02:31:42 <pikhq> Sgeo: Ah.
02:31:44 <pikhq> Kay, yeah.
02:32:06 <tswett> Yeah, that should clearly be ListT (ListT (MaybeT IO)) Char.
02:32:31 <zzo38> Is ListT any good?
02:33:03 <pikhq> Remember kids: in C++, "no such file", "ran out of disk space", and "parse error" are *basically* the same thing!
02:33:16 <kmc> how come they didn't use exceptions
02:35:48 <pikhq> kmc: Oh, you can turn on exceptions.
02:35:57 <pikhq> However, there are 3 types of exceptions it'll throw.
02:36:00 <pikhq> fail, bad, and eof.
02:36:20 <pikhq> And some things set fail on eof.
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02:38:51 <kmc> -_-
02:39:04 <kmc> sigh
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02:50:44 <itidus21> what was that idea i had.. oh yeah.. after the profile topic it occured to me that another type of programming game genre aside from soccer and battling to the death might be racing
02:51:53 <quintopia> or metajousting!
02:52:17 <quintopia> bfjoust is a sort of race, after all
02:53:01 <itidus21> oh i forgot, golf is racing
02:53:10 <itidus21> just a more boring name
02:53:19 <quintopia> how is golf racing
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02:53:36 <itidus21> thats why im not normal!
02:53:40 <itidus21> i make such analogies
02:53:40 <zzo38> To make few strokes?
02:53:52 <quintopia> the goal in golf is usually to do something in less code, not to do it in fewer cycles
02:54:00 <itidus21> but.. if you consider a game like snakes and ladders without the snakes and ladders
02:54:10 <quintopia> then it is boring
02:54:32 <itidus21> where.. the uhhh
02:54:43 <quintopia> of course
02:54:55 <quintopia> being a strategyless game already
02:54:56 <itidus21> it is the inverse of how many hits it takes you to sink the balls
02:54:59 <quintopia> it already is boring
02:55:16 <itidus21> whether that actually makes real sense i don't know
02:56:42 <itidus21> if the board is 100 tiles, starting at the first "tile"
02:56:59 <itidus21> and.. thinks to myself.. i really have to go out..
02:57:14 <zzo38> That is why you are not normal! Do you expect people of this channel are very normal? I think not.
02:57:23 <quintopia> are you trying to invent a programming game
02:57:26 <itidus21> smell you later
02:57:29 <zzo38> itidus21: If the board is 100 tiles and there are no teleports, the game ends in at most 99 moves.
02:57:55 <quintopia> and on average, what, a third of that?
02:57:56 <zzo38> (Assuming a standard six-sided dice)
02:58:07 <zzo38> Probably, yes.
02:58:09 <quintopia> i forget what numbers are on the spinner
02:58:39 <zzo38> I don't know the game with the spinner, or the slice ratios.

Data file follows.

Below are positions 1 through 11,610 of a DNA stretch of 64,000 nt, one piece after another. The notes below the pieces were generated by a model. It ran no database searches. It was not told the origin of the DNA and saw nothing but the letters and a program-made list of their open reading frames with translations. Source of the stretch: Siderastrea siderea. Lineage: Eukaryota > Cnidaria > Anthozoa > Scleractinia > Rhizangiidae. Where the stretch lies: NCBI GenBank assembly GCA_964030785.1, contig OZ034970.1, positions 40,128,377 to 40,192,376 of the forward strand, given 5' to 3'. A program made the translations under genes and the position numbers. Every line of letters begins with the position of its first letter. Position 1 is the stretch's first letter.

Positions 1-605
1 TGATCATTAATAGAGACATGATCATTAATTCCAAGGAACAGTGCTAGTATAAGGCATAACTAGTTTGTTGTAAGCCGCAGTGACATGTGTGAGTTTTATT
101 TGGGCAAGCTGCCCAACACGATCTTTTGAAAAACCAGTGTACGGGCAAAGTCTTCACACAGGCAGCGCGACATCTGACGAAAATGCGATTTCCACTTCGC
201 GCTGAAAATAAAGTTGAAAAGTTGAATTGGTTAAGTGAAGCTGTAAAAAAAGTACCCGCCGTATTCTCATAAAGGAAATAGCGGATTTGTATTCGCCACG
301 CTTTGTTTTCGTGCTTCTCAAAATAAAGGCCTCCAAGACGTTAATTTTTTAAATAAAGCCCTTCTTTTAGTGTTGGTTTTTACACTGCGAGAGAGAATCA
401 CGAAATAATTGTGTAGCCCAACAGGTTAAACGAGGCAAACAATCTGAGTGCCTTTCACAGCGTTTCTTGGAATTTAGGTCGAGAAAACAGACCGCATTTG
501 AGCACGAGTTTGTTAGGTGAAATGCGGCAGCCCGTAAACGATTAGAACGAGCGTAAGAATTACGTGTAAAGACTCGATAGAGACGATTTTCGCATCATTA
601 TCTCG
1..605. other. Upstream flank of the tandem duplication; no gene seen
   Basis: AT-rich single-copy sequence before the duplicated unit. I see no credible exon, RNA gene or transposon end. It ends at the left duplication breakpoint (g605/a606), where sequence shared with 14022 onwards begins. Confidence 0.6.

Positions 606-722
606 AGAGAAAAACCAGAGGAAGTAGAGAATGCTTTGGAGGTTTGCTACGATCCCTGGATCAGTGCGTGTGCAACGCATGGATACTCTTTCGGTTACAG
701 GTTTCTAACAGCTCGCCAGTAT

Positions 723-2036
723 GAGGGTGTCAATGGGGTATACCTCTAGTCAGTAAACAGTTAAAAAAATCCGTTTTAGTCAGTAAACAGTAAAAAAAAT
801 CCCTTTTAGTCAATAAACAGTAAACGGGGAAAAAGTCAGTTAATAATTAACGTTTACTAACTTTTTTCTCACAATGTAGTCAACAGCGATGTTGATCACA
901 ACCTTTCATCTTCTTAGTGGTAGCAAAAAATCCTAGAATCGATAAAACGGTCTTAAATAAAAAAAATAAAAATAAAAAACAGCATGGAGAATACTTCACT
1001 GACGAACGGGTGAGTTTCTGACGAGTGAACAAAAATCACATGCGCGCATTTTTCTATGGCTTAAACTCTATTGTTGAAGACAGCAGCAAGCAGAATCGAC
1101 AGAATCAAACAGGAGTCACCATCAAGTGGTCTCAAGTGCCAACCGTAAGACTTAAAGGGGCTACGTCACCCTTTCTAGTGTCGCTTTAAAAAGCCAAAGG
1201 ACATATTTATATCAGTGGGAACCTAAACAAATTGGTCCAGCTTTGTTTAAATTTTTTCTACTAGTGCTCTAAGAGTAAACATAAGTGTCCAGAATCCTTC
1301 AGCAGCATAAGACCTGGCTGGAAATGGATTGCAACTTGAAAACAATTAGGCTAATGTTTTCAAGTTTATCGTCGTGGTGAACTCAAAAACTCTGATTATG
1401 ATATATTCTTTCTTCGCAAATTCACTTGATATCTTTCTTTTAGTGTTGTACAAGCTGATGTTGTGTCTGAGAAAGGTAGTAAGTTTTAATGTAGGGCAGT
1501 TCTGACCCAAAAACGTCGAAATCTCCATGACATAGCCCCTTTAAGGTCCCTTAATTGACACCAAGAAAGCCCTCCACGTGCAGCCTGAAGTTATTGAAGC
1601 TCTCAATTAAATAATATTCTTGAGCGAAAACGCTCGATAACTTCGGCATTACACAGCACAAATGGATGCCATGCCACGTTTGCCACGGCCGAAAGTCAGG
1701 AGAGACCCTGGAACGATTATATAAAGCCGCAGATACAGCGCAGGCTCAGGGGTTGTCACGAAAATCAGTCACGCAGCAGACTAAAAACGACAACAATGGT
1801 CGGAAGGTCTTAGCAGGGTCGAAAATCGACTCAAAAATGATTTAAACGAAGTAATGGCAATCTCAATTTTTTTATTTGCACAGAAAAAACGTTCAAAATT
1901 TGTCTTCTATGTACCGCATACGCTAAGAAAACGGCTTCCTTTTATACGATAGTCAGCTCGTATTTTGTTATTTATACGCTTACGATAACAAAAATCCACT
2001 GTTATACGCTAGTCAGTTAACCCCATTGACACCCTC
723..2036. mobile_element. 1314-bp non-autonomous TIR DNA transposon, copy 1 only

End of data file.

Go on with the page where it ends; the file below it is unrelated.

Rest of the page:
02:59:31 <zzo38> But if you have spinner with different numbers and slice ratios and teleports, then it would be more complicated to determine the mean, median, standard deviation, and so on, as well as the probability of winning from a given position.
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03:00:18 <quintopia> you're right
03:00:21 <quintopia> it usually uses dice
03:00:23 <quintopia> but still
03:00:32 <quintopia> there is no strategy in it
03:00:37 <zzo38> Especially if you add slices which have multiple numbers on them to the spinner, in which case the player selects the best choice.
03:00:43 <zzo38> quintopia: Yes, you are correct about that.
03:00:56 <zzo38> I was thinking not of strategy but of probability and statistics.
03:01:18 <zzo38> With teleports it may be possible that higher numbered positions are not always better.
03:01:55 <quintopia> is there a way to make snakes and ladders better, so that it is not completely determined by dice rolls?
03:02:25 <quintopia> The Milton Bradley version of Chutes and Ladders has 100 squares, with 19 chutes and ladders. A player will need an average of 39.6 spins to move from the starting point, which is off the board, to square 100.
03:02:29 <zzo38> Perhaps; I have some ideas: Add cards, and add some ability for the players to use these cards not only to make moves but also to manipulate the teleports.
03:02:59 <zzo38> And then the cards are hidden information; also add the backgammon doubling cube. And add multiple pieces per player.
03:03:07 <zzo38> That might improve the game.
03:03:07 <quintopia> with you, it's always about adding cards! is there a way to do it just changing the board?
03:04:13 <quintopia> Haunting House does a lot of what you say.
03:04:24 <quintopia> It has no dice.
03:04:29 <quintopia> It's a racing game.
03:04:43 <quintopia> It has no chutes or ladders, but it does have forced movement
03:04:52 <zzo38> I believe the standard game prohibits teleports with another teleport at the destination. However, you could generalize the rules to allow it; if you teleport to a teleport, the second teleport is not active (it is only active if you get there by a dice roll).
03:05:31 <quintopia> I guess I would consider Haunting House a massive rewrite of chutes and ladders
03:05:45 <zzo38> Maybe.